The Machine is Us/ing Us
The video overviews the changes that have taken place through the development of technology and how these will continue to shape critical issues such as rhetoric, privacy, politics, etc. Through the separation of form and content, everyone is allowed easy access to information and contribution. This allows a flexibility that encourages contribution from anyone which produces a new, accessible community that learns directly from the user. Based on this, issues of identity, ethics, and commerce as well as personal aspects of a culture such as love and family are inevitably being altered.
Henry Jenkins on Transmedia
Jenkins reviews the shift between the traditional media sources and asks how to cross platforms in a participatory society. Through this easy access of information, the methods of gathering and responding to information changes. Because we (the users) take control over the media a"convergence culture" is developed. This is where all information is available in every media channel and is directly shaped by each individual. Transmedia information appears on each platform that functions according to what it does best (i.e. the Obama campaign). Further development of this allows contribution from anyone and has the ability to affect and influence as much, if not more, than other forms such as the entertainment industry.
Changing Education Paradigms
This video covers problematic issues found within the necessary reform of public education. Sir Ken Robinson questions how we prepare for the future of the economy when we do not know where it will be as well as maintain a cultural identity while globalization is increasingly taking place. This requires a change in the system of education based not on previous models, but the development of new methods that respond to our present society and technology. The issue of ADHD is particularly interesting as it becomes a large frustration involved with public education and the process of learning. In that, Robinson argues that desensitizing children under the umbrella of ADHD encourages a non-aesthetic that many have become accustomed. This, in turn, affects the ability to learn and produce ideas (But not just any ideas, substantial ideas). This is divergent thinking, the production of valuable ideas with many possible answers to a particular question. Adjusting to encourage this should be a change in the system of public education based on resources and individuals.
There are multiple methods of social opportunities and expression that has been made available through technology and social media. She argues that the more informal venues for learning and gathering information should be incorporated into a new approach of public education. With that, she states that this opens up a new palette of learning opportunities that should be embraced and applied to teaching basic skills.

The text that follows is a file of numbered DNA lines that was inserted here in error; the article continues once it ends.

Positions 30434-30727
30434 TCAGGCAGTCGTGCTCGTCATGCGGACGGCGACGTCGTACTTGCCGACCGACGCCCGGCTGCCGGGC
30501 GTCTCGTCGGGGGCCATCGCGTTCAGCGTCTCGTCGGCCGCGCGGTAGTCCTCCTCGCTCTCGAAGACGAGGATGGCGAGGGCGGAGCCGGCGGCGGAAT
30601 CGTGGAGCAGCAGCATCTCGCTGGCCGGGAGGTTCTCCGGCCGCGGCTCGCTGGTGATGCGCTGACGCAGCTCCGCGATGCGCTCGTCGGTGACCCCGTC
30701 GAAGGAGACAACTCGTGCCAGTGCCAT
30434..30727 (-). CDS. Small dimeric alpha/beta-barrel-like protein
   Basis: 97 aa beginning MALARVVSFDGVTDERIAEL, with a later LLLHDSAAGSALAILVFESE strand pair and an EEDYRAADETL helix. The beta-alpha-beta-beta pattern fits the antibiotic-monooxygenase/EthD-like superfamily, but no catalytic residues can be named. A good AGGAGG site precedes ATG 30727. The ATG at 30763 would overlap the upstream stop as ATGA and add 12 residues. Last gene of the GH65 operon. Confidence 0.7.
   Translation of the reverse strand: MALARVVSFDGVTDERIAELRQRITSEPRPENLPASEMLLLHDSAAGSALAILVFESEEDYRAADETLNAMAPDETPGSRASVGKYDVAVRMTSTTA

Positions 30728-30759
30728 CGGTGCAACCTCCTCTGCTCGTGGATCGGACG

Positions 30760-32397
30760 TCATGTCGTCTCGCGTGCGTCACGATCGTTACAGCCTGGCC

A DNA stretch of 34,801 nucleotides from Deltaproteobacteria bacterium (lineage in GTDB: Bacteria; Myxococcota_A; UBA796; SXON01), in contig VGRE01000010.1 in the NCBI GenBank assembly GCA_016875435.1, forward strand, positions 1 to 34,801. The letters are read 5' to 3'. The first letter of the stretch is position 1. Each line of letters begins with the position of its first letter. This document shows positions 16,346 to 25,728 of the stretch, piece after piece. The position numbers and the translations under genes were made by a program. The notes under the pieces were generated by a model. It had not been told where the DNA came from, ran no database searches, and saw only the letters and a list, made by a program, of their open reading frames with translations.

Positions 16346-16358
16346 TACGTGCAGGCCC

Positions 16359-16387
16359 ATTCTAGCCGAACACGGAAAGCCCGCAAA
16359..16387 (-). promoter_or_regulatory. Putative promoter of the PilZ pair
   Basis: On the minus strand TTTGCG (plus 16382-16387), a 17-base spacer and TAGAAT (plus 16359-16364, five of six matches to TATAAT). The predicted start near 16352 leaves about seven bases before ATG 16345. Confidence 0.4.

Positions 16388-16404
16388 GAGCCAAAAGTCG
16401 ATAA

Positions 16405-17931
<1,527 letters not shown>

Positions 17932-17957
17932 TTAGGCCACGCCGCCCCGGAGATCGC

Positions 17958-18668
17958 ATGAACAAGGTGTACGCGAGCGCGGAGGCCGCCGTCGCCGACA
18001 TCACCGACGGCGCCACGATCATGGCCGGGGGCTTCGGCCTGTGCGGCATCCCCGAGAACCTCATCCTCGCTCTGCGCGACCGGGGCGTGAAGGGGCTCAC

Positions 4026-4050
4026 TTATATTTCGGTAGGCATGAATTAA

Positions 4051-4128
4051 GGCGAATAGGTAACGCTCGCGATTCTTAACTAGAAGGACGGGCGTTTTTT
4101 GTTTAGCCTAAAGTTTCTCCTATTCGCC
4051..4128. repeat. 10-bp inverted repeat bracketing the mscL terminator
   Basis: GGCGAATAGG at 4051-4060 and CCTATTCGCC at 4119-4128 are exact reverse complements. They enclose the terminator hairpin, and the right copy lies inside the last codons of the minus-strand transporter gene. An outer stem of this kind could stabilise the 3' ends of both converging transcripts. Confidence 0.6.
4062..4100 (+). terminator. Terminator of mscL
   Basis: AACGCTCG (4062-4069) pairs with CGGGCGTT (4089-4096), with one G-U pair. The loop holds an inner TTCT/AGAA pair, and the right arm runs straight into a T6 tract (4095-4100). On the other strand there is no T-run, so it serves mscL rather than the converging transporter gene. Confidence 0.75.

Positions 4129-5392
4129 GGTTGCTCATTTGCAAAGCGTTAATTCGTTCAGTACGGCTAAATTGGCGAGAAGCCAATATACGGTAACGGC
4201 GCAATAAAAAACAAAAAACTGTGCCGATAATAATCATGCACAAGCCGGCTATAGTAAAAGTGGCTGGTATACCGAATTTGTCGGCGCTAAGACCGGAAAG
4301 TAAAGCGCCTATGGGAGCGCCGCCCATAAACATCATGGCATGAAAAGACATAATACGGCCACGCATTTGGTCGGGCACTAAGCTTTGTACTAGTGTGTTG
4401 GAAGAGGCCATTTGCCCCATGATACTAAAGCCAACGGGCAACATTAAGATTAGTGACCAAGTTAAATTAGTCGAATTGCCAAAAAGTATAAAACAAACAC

Kids Learn How to Navigate the Multimedia World
The disconnect between learning information and sharing information becomes increasingly apparent as the current system of education recognizes the need to incorporate media as an necessary component of their curriculum. This encourages and adapts to current methods of communication (that are actually used by kids) and allows for constructive use and application.
The Seven Types of Intelligence
Education should help children become what they were supposed to be (not what others are good at or what others are not good at). Knowing which type of intelligence a child falls under helps a parent/teacher/mentor to develop and encourage growth that is specific to the individual child. Although this direct education could present problems as it is refined into a public system, the benefits of this could develop an increasingly collaborative and efficient society where each functions on individual strengths. (Hm, crowdsourcing?)
Web Squared: Web 2.0 Five Years On
Web 2.0 was created as a platform to respond to the growth and change that occurs in the endless opportunity of user contributions and shared information on the web. (i.e. harassing collective intelligence) This includes methods of crowdsourcing where a collective group of people increase the value of a certain subject more so than individual participants. These direct the users to certain platforms. Search engines rank input and direct the user to a predicted result. These are based on variables such as search terms, the number of user clicks on search results, and personal search and browsing history. Meaning continues to be taught to the computer by recognizing and structuring the data it is given. Tools like smartphones have adapted and developed this even further with features such as face recognition, Wikitude, Layar, and Darkslide. This same principle can be applied not only to the web, but also to other structures such as politics and commerce. I won't pretend to know exactly how web 2.0 works but I am excited about the possibilities of it!